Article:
Disappointed In My New 404 Jeffery

WAB

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Here is my Winchester Express on my 375. They call this color dark McWoody. I even had the option to get the red recoil pad. They will also make any LOP you want. Mine is 14”.
View attachment 388292

Not a synthetic stock fan, although I do own a couple, but that is by far the best looking synthetic stock I’ve ever seen!
 

Andrew Short

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Spoke to accurate innovations this morning. We are looking into that option as well.
 

Shootist43

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Andrew, just for the heck of it take a look at Boyd's Laminated stocks. Yes they are an aftermarket item and aren't very pretty but they are much heavier than regular walnut etc., besides that they can be ordered in one of several pull lengths. They are "Quote" drop in, but may require some minor fitting. I put one on my 35 Whelen and am happy I did. Here is the link: Home | Boyds Hardwood Gunstocks (boydsgunstocks.com)
 

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EfRed

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I've said it a thousand times. A 400 gr bullet at 2350fps is a 400 grain bullet at 2350 fps. No matter what case it comes out of. All this nonsense about the 404 being some pussycat to shoot is BS. Gun weight and stock fit are infinitely more important than any slight case design differences. When the 404 came out it was loaded to 2100 fps or thereabouts. If you load any of the 416 rounds to that level you'll have an easy shooting load as well.
My Winchester 70 416 Rem Mag weighs in at 9lbs even with scope mounts only, no scope. With scope it comes in at 9lbs 14 oz. Loaded to 2350 fps it is no pussycat to shoot either. But it is shootable nonetheless. Especially since I had the stock lengthened to my correct LOP.
Did you have your 404 made to your correct LOP?
The bullet and its muzzle velocity alone are not the sole arbiters of actual recoil. There is powder gas to consider, which is accelerated to quite a lot higher velocity than the bullet, I've read ~7000 fps. So the 416 Rigby will have greater recoil than the .404 Jeffery with equal weight bullet and equal muzzle velocity, due to the greater powder mass. My Woodleigh manual gives:

1) .404 Jeffery 400 gr bullet 2140 fps using 80 gr R17 old standard load
2) .404 Jeffery 400 gr bullet 2400 fps using 88 gr R17 new standard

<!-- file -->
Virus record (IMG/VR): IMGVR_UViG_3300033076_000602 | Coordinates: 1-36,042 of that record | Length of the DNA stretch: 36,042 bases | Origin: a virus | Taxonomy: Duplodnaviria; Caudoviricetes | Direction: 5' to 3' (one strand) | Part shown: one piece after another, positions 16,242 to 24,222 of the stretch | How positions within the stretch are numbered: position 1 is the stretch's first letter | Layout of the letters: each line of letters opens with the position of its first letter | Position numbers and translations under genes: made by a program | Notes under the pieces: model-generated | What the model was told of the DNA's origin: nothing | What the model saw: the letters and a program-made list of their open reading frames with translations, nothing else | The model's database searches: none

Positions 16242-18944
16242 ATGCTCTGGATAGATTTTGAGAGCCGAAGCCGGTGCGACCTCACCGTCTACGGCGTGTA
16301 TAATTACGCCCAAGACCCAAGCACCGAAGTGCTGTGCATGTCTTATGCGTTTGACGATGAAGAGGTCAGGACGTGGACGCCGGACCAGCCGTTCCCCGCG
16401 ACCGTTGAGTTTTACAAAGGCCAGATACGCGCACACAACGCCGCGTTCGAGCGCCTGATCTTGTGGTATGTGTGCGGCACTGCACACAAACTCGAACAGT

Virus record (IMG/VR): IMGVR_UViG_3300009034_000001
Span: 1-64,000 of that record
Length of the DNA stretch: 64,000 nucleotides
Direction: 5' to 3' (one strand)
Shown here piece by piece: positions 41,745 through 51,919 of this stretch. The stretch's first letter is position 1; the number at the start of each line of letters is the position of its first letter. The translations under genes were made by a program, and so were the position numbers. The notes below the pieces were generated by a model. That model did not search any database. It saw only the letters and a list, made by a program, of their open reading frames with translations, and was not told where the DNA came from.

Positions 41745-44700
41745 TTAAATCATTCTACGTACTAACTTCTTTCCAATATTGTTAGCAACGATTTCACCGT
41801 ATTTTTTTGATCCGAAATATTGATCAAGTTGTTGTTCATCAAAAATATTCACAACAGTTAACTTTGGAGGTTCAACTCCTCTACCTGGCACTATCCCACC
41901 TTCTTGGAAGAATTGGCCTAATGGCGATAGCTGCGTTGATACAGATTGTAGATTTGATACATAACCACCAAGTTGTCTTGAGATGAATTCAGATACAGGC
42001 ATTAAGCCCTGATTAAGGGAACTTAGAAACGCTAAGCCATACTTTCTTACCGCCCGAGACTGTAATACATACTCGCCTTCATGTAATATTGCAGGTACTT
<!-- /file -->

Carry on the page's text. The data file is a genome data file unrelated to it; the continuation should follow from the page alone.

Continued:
3) .416 Rigby 410 gr bullet 2435 fps using 95 gr R17 standard

Load 3 has 20% greater momentum and 25% greater energy at the muzzle than load 1, using about equal bullet mass at velocities standard to the cartridges. At approximately equal velocity, load 3 has 11% greater momentum and 15% greater energy at the muzzle than load 2. The difference in bullet mass between the 416 and the 404 is 2.5%, included in these calcs, but ~ negligible.

Based on this, there should be significantly lower recoil for the old standard Jeffery than the Rigby, in otherwise equal rifles. Backing off to the old standard .404 Jeffery load will do a lot to improve Mr. Short's problem. The old standard load was found acceptable in Africa for years, though I've read that there was some user request for 100 fps higher MV. There is some real advantage to the lighter rifle, for an all day hunter, and little sense in routinely shooting a faster than needed bullet. One could always carry a handful of 2400 fps Jeffery rounds while hunting, and practice with the old standard load.

I hope this works out for you Mr. Short. If you are a hand loader, the solution lies within your ready grasp. If not, you now have incentive to become a hand loader ! Anyone willing to focus and learn can do it.

Other members with hunting experience might comment on the utility of the old standard Jeffery load vs the newer, high velocity load.
 

Andrew Short

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The bullet and its muzzle velocity alone are not the sole arbiters of actual recoil. There is powder gas to consider, which is accelerated to quite a lot higher velocity than the bullet, I've read ~7000 fps. So the 416 Rigby will have greater recoil than the .404 Jeffery with equal weight bullet and equal muzzle velocity, due to the greater powder mass. My Woodleigh manual gives:
1) .404 Jeffery 400 gr bullet 2140 fps using 80 gr R17 old standard load
2) .404 Jeffery 400 gr bullet 2400 fps using 88 gr R17 new standard
3) .416 Rigby 410 gr bullet 2435 fps using 95 gr R17 standard